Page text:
Myth #7 IC Pain Is All In Your Head. IC is a complex chronic pain condition affecting more than 12 million people of both genders. Chronic pain affects the. nervous system in a real way. Many physicians were taught in school that IC was a psychosomatic condition of “hysterical” women. Since IC was thought to be a condition that affected the bladder lining, patients with symptoms, and without Hunner’s lesions, were thought to be making those symptoms up. In fact, IC does have an effect on one’s mental state. Stress has been shown to increase pain levels and a long experience with pain can rewire the brain to be more sensitive to painful sensations. I can attest that, early in my journey with this condition, I felt very dismissed by the providers at the urology office and started to wonder if it really was all in my head. Needless to say, it was a relief to find out that there was a physical reason for my pain.
Myth #8 IC Is An Incurable Disease. This implies that we should sit back and wait passively for a “cure”. The fact is that true cures for medical conditions are extremely rare. The vast majority of medical conditions such as heart disease, diabetes and arthritis are treated instead of cured. There is so much we can do for IC right now. I am living proof that an IC patient can be symptom free given the right combination of treatments and lifestyle changes.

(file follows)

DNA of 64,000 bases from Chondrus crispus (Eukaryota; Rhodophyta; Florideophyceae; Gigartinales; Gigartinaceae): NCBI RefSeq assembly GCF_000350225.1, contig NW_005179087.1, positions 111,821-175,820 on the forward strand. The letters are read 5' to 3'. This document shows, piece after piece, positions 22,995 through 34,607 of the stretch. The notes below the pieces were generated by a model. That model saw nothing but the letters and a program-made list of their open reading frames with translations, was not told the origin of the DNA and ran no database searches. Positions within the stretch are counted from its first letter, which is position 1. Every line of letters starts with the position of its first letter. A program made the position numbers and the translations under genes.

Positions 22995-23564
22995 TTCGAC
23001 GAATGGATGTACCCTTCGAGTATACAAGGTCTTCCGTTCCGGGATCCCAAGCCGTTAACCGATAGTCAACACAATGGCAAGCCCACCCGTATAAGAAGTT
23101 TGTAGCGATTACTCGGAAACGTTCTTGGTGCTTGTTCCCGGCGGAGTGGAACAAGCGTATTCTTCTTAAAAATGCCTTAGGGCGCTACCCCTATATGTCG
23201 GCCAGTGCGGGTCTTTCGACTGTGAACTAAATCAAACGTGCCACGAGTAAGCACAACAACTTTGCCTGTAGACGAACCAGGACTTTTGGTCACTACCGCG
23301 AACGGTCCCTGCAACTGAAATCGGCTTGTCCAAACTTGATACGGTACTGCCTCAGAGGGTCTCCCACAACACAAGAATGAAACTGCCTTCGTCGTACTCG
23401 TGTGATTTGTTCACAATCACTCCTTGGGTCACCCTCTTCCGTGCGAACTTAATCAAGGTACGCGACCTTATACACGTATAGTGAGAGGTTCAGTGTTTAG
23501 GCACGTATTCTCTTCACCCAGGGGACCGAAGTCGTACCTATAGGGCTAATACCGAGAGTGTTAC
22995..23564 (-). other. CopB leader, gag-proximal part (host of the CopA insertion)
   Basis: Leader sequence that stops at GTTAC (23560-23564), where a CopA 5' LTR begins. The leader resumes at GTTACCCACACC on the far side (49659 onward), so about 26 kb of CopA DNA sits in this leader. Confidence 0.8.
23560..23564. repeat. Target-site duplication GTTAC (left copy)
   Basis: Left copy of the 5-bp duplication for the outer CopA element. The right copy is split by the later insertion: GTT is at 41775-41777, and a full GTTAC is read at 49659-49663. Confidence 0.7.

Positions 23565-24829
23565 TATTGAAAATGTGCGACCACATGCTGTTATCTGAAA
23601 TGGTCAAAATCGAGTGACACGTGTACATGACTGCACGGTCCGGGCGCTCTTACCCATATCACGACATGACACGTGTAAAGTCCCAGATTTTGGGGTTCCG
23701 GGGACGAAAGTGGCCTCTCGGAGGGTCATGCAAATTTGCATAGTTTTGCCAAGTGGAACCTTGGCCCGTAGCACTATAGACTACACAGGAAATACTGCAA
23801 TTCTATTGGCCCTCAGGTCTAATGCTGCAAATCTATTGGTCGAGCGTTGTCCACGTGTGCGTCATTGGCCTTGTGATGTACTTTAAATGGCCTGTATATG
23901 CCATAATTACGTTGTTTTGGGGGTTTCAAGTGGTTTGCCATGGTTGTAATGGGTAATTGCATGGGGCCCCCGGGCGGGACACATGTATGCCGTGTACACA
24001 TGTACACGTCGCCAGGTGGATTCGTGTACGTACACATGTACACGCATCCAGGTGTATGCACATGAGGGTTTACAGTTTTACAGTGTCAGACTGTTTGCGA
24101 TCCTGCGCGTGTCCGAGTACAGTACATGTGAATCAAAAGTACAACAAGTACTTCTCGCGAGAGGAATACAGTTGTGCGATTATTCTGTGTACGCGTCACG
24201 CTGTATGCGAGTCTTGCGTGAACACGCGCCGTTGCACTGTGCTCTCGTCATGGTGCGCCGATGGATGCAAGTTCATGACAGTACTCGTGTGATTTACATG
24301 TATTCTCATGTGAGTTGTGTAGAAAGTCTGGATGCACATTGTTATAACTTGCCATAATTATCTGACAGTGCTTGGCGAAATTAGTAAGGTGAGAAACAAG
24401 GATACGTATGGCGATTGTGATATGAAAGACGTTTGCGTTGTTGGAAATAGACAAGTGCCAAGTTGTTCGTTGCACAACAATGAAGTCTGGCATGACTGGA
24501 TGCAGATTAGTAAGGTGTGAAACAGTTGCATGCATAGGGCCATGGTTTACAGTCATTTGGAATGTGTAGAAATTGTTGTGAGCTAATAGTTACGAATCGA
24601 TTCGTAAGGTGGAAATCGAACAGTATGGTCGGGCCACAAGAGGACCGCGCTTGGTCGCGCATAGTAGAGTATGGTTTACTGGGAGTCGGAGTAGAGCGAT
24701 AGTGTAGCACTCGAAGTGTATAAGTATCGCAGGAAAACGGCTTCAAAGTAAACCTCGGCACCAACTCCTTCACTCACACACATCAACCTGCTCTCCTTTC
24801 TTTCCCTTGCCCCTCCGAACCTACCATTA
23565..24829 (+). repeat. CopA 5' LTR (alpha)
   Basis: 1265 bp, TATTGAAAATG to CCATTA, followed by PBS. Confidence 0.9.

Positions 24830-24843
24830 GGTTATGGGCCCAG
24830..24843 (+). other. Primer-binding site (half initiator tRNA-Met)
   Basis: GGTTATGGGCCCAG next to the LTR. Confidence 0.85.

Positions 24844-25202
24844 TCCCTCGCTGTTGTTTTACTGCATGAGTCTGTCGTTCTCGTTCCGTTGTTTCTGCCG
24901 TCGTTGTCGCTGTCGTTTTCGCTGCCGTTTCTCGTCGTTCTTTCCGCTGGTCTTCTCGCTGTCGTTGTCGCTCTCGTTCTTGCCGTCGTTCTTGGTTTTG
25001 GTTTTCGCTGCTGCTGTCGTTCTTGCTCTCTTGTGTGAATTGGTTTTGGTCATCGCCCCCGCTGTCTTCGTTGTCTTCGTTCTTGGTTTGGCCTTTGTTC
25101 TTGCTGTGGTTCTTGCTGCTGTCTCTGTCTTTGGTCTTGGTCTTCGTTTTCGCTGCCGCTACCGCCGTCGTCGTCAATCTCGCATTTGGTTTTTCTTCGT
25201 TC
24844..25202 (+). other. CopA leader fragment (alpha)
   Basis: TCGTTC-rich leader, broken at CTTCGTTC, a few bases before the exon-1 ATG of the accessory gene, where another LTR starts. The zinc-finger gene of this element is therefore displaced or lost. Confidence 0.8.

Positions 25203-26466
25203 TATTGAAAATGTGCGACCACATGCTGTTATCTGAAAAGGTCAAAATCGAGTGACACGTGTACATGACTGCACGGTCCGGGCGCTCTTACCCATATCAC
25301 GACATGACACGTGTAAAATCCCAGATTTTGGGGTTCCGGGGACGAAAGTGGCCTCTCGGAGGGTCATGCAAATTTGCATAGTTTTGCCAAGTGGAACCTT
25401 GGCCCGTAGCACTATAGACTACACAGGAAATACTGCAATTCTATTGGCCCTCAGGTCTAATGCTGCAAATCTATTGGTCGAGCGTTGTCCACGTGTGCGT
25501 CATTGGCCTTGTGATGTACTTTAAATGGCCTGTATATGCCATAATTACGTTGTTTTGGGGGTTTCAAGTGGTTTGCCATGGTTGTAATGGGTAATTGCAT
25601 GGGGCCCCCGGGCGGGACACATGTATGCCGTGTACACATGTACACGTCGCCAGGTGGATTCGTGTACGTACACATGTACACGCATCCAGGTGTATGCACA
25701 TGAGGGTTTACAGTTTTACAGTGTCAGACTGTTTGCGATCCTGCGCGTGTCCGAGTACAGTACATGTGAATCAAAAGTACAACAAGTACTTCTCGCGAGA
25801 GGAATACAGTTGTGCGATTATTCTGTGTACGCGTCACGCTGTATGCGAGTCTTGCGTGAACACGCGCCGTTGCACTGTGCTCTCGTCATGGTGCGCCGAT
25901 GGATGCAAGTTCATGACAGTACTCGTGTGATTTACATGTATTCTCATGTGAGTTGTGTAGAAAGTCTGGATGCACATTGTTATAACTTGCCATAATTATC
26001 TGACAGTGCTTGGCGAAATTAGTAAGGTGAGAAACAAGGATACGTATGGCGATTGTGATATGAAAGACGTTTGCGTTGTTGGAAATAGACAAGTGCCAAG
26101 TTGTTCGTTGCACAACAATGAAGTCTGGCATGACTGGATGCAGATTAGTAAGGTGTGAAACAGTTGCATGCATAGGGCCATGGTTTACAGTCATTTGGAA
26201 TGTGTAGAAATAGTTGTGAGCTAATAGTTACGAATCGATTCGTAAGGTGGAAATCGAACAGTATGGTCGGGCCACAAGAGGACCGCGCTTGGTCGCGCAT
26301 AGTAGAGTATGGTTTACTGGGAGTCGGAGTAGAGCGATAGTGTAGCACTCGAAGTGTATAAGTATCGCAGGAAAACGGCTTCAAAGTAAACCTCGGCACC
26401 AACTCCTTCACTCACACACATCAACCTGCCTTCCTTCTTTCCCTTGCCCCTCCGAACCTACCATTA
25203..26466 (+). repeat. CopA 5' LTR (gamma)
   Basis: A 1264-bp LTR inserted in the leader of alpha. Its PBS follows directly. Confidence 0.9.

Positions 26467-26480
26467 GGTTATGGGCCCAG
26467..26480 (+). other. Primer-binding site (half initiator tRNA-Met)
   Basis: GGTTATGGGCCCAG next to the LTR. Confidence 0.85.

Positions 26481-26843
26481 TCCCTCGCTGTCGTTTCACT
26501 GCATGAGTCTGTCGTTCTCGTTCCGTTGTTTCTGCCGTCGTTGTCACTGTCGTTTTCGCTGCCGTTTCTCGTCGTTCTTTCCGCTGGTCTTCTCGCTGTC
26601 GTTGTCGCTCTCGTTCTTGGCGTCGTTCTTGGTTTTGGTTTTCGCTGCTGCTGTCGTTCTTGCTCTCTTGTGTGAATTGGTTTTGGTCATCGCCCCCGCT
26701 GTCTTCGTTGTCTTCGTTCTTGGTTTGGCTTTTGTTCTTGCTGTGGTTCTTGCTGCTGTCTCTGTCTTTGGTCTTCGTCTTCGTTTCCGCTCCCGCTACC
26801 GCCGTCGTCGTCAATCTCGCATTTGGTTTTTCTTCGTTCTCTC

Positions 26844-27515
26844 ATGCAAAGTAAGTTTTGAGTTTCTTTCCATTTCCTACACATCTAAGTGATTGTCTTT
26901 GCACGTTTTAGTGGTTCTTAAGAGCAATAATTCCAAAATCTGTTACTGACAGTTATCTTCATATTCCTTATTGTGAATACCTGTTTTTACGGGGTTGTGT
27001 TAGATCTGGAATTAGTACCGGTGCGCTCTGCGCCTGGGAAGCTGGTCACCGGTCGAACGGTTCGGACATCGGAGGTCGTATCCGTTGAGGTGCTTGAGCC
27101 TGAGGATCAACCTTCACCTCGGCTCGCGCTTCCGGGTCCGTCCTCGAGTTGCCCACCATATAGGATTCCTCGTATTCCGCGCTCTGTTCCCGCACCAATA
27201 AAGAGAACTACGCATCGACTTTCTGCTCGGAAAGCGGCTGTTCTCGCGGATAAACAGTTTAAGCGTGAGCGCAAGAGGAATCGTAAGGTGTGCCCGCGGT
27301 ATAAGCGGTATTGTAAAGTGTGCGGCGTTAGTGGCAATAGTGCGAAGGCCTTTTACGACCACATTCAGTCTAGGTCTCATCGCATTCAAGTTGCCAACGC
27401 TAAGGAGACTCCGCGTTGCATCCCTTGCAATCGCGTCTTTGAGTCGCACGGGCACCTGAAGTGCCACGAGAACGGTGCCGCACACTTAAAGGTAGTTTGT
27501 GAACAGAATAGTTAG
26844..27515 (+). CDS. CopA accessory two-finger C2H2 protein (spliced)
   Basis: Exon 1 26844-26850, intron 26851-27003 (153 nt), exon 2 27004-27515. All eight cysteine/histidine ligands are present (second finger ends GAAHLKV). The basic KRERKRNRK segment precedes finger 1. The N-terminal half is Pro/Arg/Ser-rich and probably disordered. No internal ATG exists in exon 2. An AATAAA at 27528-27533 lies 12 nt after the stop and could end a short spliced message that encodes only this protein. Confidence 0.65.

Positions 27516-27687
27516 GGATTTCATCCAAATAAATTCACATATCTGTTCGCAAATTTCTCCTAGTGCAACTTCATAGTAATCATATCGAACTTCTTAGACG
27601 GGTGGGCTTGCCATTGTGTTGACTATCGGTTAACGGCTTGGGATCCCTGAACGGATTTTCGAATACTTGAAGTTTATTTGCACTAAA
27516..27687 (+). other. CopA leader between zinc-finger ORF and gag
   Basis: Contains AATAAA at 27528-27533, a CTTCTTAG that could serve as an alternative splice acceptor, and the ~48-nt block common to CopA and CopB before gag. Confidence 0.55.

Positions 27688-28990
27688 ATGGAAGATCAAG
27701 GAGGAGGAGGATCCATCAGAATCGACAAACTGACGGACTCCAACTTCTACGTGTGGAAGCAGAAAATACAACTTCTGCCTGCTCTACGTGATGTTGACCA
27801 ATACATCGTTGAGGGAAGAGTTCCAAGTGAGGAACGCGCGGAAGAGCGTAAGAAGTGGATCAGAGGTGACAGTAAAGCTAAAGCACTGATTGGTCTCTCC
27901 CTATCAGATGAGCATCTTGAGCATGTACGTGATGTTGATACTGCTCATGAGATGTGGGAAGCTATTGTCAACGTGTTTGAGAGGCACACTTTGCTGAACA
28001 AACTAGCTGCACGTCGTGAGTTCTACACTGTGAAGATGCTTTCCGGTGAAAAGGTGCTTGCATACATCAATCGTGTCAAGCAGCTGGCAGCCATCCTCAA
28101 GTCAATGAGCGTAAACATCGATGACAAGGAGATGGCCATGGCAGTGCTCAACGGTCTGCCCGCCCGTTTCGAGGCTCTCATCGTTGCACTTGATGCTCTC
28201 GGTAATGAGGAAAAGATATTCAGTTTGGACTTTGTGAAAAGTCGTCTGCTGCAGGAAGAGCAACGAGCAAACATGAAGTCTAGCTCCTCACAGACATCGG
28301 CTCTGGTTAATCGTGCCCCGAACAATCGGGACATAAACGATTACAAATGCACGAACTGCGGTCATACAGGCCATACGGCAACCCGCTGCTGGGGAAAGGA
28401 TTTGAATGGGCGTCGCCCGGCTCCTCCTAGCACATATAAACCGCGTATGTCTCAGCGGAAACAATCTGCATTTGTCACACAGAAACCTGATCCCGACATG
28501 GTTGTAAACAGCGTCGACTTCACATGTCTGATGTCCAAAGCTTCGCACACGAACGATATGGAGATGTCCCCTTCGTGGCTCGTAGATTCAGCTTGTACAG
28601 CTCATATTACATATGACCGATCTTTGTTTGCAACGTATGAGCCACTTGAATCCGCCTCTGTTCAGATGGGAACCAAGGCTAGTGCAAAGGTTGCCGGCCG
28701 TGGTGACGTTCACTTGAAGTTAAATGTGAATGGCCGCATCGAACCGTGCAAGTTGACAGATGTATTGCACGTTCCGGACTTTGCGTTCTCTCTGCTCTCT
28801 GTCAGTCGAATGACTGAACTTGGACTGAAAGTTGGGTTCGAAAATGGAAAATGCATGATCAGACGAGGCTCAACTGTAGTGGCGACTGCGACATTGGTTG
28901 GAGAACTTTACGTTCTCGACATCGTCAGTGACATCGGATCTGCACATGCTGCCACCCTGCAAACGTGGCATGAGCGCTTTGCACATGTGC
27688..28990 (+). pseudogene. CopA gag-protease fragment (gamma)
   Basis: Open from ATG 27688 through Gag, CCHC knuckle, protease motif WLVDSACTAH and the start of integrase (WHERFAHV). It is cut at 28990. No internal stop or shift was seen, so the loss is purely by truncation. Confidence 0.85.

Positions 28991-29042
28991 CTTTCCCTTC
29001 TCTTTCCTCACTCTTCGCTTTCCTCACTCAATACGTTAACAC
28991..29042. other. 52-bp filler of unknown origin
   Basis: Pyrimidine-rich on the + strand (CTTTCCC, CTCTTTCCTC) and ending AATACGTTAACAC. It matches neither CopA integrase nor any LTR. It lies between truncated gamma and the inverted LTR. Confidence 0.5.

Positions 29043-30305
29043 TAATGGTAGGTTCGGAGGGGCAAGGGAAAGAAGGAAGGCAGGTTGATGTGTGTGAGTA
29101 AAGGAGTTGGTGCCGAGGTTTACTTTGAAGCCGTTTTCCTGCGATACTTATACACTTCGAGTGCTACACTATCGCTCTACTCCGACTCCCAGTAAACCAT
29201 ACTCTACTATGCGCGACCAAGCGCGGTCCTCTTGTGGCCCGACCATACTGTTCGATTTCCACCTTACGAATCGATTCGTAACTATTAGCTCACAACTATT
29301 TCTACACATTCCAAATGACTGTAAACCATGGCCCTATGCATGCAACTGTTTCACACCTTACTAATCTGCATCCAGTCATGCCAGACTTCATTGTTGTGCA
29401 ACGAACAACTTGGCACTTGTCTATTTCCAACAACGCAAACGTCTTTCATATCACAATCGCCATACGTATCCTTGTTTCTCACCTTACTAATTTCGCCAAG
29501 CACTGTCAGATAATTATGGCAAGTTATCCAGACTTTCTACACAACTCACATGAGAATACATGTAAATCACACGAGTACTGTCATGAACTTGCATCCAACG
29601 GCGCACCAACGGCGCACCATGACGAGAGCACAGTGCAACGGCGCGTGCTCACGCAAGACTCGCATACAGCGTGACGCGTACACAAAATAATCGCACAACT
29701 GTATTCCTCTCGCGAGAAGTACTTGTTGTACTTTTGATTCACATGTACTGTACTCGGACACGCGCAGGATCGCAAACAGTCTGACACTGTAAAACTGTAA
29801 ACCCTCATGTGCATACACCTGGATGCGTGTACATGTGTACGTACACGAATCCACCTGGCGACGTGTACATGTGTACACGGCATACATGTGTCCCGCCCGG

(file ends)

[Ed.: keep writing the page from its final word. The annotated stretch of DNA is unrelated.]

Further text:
There were some silver linings to this story. Number one, the pelvic floor physical therapy worked! Number two, it led me to studying the pelvic floor and getting my certification as a pelvic health specialist! I know that IC can be managed very well with the right guidance to discover the root causes behind it.
As a physical therapist specializing in pelvic health, my primary goal is to discover the WHY behind a patient’s complaints. It’s not enough with an IC patient to say they have an overactive pelvic floor. I need to understand WHY they have an overactive pelvic floor leading to bladder symptoms. Many times, as in my case, it can be linked to orthopedic conditions such as hip joint abnormalities, weakness or lack of mobility which can cause the pelvic floor to overcompensate. Pelvic floor therapists are likely the best equipped to look at the whole person and determine what the root causes are.
Are you dealing with symptoms of IC? Undiagnosed pelvic pain? I would LOVE to help you determine the cause. Reach out to learn more!